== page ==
Menjivar also says he was forced to work for a dollar a day.
“Lots of things happened to me in Conroe,” he says.
Anne Chandler is the executive director of the Houston-based nonprofit Tahirih Justice Center, which assists migrant women and children and she explained in Texas Monthly how these many of these asylum-seekers have tried to cross the border legally to apply for asylum, only to be turned away. The border patrol has closed the bridge used for legal entry. They are forcing illegal entry, funneling people to arrests. In that same interview, Chandler notes that many of these families actually seek out border patrol agents to turn themselves in because they want to start the process to apply for asylum. They don’t want to cross illegally, they had no other choice.
TM: Even if they crossed at a legal entry point?
AC: Very few people come to the bridge. The border patrol are saying the bridge is closed. When I was last out in McAllen, people were stacked on the bridge, sleeping there for three, four, ten nights. They’ve now cleared those individuals from sleeping on the bridge, but there are hundreds of accounts of asylum seekers, when they go to the bridge, who are told, “I’m sorry, we’re full today. We can’t process your case.” So the families go illegally on a raft—I don’t want to say illegally; they cross without a visa on a raft. Many of them then look for Border Patrol to turn themselves in, because they know they’re going to ask for asylum. And under this government theory—you know, in the past, we’ve had international treaties, right? Statutes which codified the right of asylum seekers to ask for asylum. Right? Article 31 of the Refugee Convention clearly says that it is improper for any state to use criminal laws that could deter asylum seekers as long as that asylum seeker is asking for asylum within a reasonable amount of time. But our administration is kind of ignoring this longstanding international and national jurisprudence of basic beliefs to make this distinction that, if you come to a bridge, we’re not going to prosecute you, but if you come over the river and then find immigration or are caught by immigration, we’re prosecuting you.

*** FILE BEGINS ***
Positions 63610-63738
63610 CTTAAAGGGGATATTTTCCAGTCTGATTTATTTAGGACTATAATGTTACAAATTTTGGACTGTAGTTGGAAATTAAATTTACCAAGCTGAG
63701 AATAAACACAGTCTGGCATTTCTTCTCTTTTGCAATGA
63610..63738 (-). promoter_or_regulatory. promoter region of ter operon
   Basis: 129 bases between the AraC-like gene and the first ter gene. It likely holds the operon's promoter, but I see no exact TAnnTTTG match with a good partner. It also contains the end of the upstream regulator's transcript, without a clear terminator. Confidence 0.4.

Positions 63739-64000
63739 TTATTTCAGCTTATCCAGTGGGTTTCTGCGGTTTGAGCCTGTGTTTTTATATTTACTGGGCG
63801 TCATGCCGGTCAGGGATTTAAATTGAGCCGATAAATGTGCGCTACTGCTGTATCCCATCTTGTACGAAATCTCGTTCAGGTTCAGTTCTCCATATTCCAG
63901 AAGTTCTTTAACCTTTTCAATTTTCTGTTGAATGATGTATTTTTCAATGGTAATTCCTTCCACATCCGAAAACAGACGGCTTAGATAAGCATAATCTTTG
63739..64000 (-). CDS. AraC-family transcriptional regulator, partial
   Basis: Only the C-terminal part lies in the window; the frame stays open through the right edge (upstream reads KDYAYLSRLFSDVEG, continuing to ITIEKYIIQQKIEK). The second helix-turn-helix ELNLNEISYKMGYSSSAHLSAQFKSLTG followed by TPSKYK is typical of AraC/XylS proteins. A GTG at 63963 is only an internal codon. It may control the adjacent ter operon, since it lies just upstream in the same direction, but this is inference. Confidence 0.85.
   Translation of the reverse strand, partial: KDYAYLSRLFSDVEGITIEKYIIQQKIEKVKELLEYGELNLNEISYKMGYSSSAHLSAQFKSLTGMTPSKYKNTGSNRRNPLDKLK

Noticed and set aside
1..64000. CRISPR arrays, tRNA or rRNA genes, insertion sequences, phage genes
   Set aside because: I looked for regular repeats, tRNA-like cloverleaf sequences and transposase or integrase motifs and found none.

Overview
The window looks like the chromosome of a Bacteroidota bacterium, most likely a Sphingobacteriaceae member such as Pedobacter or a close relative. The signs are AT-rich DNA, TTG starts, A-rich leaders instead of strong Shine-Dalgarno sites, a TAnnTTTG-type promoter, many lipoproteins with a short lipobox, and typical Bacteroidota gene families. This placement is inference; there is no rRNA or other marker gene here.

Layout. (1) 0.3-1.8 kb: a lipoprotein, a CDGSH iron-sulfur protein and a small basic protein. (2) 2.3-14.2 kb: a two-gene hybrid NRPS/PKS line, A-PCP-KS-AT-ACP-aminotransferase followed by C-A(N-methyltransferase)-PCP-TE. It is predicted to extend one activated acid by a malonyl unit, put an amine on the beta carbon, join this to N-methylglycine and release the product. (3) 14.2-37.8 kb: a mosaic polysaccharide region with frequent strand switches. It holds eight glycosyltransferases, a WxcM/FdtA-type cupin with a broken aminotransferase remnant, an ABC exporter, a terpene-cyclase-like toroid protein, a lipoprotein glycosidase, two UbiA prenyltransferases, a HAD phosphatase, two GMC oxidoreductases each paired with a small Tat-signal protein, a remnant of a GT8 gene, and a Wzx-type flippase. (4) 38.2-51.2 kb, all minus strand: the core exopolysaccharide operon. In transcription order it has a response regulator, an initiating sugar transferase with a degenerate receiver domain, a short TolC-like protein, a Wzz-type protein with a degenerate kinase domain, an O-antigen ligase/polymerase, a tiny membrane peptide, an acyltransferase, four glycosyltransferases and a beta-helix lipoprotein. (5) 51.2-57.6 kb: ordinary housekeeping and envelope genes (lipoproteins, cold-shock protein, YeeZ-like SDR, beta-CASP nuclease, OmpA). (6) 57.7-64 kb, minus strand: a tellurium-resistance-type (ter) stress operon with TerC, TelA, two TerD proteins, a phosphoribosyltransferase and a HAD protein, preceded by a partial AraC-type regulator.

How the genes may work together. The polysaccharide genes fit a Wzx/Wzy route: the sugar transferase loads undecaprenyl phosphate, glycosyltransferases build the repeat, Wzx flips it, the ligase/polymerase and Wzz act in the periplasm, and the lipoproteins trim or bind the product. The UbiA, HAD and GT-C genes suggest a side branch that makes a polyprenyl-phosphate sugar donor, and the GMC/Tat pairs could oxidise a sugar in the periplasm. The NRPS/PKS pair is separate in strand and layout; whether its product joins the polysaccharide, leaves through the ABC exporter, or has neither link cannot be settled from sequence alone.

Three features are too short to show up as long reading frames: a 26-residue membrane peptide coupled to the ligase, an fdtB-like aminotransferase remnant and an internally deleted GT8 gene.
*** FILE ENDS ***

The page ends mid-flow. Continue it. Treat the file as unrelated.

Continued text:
TM: So if you cross any other way besides the bridge, we’re prosecuting you. But . . . you can’t cross the bridge.
AC: That’s right. I’ve talked to tons of people. There are organizations like Al Otro Lado that document border turn-backs. And there’s an effort to accompany asylum seekers so that Customs and Border Patrol can’t say, “We’re closed.” Everybody we’ve talked to who’s been prosecuted or separated has crossed the river without a visa.
It the end, this will not stop until we stand up and demand an end to this for-profit cruelty and beat back the white supremacists who are driving our immigration policies and enforcement. Let’s start by doing everything we can to reunite these families and then let’s carry our anger, our passion, our energy and our patriotism to the polls in November to change our Congress and take back this country.
The Trump administration plans to pay a Texas nonprofit nearly half a billion dollars this year to care for immigrant children who were detained crossing the U.S. border illegally, according to government data.
The nonprofit, Southwest Key Programs Inc., is to be paid more than $458 million in fiscal 2018, according to the data — the most among the organizations, government agencies and companies that run a detention and care system for immigrant children on behalf of the Department of Health and Human Services. Southwest Key has about a dozen facilities in Texas, including a site at a former WalMart Inc.store in Brownsville that has drawn attention from members of Congress and national news organizations.
This is a Creative Commons article. The original version of this article appeared here.